Resident Evil 4 Wii Edition


Review by Matt Paprocki



Graphics: 8

Sound: 9

Gameplay: 10

Overall: 10


While pushing a record for time between ports, the Wii edition of Resident Evil 4 is no less a competitor for major awards than its predecessors. Capcom has masterfully translated this title to the unique platform, ignoring the sloppy translation of numerous other dual analog based titles to craft a control system that is significantly more effective and open once mastered. This is on top of game play that will easily be remembered as a true landmark for the industry.

With an experienced development team at the helm, having worked on everything from the Darkstalkers and Clock Tower series, Resident Evil 4 is a culmination of previous efforts that keeps both the atmosphere, intrigue, and style fans love, all the while addressing the core issues that were rapidly becoming a problem.

Gone is the clunky, sluggish movement, replaced with smooth running and effective shooting. Pre-rendered environments with forced camera angles have been displaced, leaving the player with backdrops equally as detailed as those that came before it, only now with far more control and immersion. The over-the-shoulder camera system is the first to eliminate nearly all problems with line of sight, and will undoubtedly become a standard for third-person action.

The lengthy adventure is fully intact for first (Gamecube), second (PlayStation 2), or third time players on the Wii. Nothing has been changed at the games core, and even with two years between releases, the graphics engine still renders stunningly detailed character models en masse without even a minor frame rate skip. Puzzle sequences remain fun to solve even for the experienced crowd, and still carry their original feelings of tension. Resident Evil 4 never feels as if it's stalled while you're in the thinking process. It's a flawless extension of the action.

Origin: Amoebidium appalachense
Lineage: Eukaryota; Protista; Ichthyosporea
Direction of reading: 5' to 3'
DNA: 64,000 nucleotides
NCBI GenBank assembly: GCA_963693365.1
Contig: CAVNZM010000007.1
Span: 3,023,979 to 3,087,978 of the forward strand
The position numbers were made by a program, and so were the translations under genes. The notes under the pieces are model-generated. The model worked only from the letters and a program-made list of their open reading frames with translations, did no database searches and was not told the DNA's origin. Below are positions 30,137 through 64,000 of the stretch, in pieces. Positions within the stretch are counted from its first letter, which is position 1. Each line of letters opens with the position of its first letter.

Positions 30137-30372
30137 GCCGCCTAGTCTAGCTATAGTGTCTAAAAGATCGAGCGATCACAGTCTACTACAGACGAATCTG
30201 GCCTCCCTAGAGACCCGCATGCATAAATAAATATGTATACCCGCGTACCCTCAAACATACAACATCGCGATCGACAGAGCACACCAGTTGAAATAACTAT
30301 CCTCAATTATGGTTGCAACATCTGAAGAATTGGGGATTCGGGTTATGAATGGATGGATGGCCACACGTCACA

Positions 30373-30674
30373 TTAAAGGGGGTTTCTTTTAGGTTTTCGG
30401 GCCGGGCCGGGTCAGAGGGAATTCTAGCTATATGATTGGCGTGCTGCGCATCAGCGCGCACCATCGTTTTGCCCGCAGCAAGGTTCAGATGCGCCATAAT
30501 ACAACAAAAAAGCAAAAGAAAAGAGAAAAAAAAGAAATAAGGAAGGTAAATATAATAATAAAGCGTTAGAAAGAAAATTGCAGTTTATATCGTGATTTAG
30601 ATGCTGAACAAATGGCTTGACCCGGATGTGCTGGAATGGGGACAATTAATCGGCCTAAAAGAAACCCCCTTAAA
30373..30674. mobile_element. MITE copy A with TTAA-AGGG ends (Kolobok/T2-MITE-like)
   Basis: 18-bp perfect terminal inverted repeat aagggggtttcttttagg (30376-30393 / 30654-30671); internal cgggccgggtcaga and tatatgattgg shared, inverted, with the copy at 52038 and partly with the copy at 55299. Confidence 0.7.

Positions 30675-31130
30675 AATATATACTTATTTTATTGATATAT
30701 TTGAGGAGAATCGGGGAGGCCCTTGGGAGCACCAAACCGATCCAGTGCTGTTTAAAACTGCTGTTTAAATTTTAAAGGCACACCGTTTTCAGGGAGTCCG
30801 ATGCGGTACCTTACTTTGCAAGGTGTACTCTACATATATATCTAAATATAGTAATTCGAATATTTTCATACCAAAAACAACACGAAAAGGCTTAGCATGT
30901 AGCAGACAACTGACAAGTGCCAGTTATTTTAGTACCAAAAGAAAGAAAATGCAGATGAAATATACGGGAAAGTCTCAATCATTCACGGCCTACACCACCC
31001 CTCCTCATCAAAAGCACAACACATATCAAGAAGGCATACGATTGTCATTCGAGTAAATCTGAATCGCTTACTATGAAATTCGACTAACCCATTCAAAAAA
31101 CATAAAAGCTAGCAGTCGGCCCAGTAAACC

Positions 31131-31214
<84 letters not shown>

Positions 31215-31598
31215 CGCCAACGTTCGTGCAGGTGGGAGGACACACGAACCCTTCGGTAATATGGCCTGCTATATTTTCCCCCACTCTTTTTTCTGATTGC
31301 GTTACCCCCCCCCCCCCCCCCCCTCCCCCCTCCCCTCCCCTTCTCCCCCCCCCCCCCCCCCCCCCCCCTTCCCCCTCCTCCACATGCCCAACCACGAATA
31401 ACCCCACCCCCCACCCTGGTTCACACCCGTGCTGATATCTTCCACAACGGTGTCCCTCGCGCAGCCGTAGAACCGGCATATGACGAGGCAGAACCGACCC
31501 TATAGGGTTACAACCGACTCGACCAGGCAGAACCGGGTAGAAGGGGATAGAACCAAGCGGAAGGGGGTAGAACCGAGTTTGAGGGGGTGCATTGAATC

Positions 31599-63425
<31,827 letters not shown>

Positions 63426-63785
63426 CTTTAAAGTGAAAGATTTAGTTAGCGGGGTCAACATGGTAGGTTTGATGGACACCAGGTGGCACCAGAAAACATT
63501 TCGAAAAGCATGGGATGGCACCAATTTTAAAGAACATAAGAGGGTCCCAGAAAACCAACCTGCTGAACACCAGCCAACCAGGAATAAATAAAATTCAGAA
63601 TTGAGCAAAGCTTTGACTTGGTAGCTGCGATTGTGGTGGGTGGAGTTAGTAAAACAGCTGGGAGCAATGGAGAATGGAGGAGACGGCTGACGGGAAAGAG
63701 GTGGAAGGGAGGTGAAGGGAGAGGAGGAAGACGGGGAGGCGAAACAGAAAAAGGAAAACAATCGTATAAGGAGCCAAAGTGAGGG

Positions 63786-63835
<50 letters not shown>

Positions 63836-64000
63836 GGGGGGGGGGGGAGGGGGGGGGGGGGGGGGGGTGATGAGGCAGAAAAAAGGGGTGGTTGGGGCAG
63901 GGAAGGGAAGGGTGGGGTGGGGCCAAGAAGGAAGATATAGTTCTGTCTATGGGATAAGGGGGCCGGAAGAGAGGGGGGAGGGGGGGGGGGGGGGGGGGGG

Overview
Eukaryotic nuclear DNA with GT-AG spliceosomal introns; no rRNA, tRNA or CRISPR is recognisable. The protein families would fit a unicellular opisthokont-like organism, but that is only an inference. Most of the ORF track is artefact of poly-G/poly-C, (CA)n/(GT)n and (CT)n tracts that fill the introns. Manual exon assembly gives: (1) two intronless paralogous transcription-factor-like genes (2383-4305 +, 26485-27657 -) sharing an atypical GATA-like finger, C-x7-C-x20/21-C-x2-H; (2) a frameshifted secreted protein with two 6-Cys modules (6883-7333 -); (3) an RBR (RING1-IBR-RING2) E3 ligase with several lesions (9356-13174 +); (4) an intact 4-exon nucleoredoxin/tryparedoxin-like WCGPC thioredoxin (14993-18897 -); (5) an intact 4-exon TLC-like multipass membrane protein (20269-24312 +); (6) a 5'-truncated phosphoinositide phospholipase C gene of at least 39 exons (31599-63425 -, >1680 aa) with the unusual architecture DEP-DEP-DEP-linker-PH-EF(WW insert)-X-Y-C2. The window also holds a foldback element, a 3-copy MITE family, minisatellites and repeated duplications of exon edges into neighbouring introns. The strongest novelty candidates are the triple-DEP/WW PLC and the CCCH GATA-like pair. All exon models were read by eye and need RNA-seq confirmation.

Played with both the Remote and Nunchuck attachment, the development team has taken the time to properly devise a control scheme aimed squarely at the mechanics the console provides. While it will take some time to adjust (possibly even a full chapter) once the player grasps the concept, they'll never want to go back.

The analog controls all of Leon Kennedy's movement. This includes forward, turning, and backpedaling. This initial shock feels like an ugly throwback to the early days of first person shooters such as Doom. Once mastered, it's second nature when used in sync with the Remotes impeccable aiming ability.

Drawing the gun zooms in the standard view, and the analog stick serves as a mean to quickly survey the area. While this could be used for targeting, the minor adjustments added by the Remote are staggering. If this isn't your first play through, you'll immediately notice your statistics in terms of accuracy are drastically higher at the end of each level. Hitting both critical headshots or a specific body part has never been handled better by either of the previous two consoles that allowed Resident Evil 4 to stick around.

The sole downside to this set up is looking when not holstering a weapon. The Remotes digital pad handles viewing vertically, and it's a jarring switch in terms of movement for anyone to comprehend. Thankfully, there's no downside to grabbing a gun and using the analog stick to perform this task.

As for motion controls outside of aiming, a few minor bullet points are present. Swiping the knife with a quick flick of the wrist can also be performed with the attack button, rendering this addition somewhat pointless. Cinematic movements such as being chased by a boulder are performed by rapidly swinging the Remote left and right. This is unobtrusive and an effective way to give the player a jolt when something unexpected happens. All close up attacks with the on-screen prompt such as kicking are still button activated.

Once you've finally experienced the Wii Edition, you'll come away knowing you've played the finest version of one of the greatest titles this industry has ever received. On paper, the motion controlled aiming is nothing to be excited about, and given the numbers of games that have failed in this regard, that's not a surprising reaction. In execution, literally and figuratively, it's a significant step for the Wii in terms of third party software.


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Last updated: Monday, August 20, 2007 10:13 PM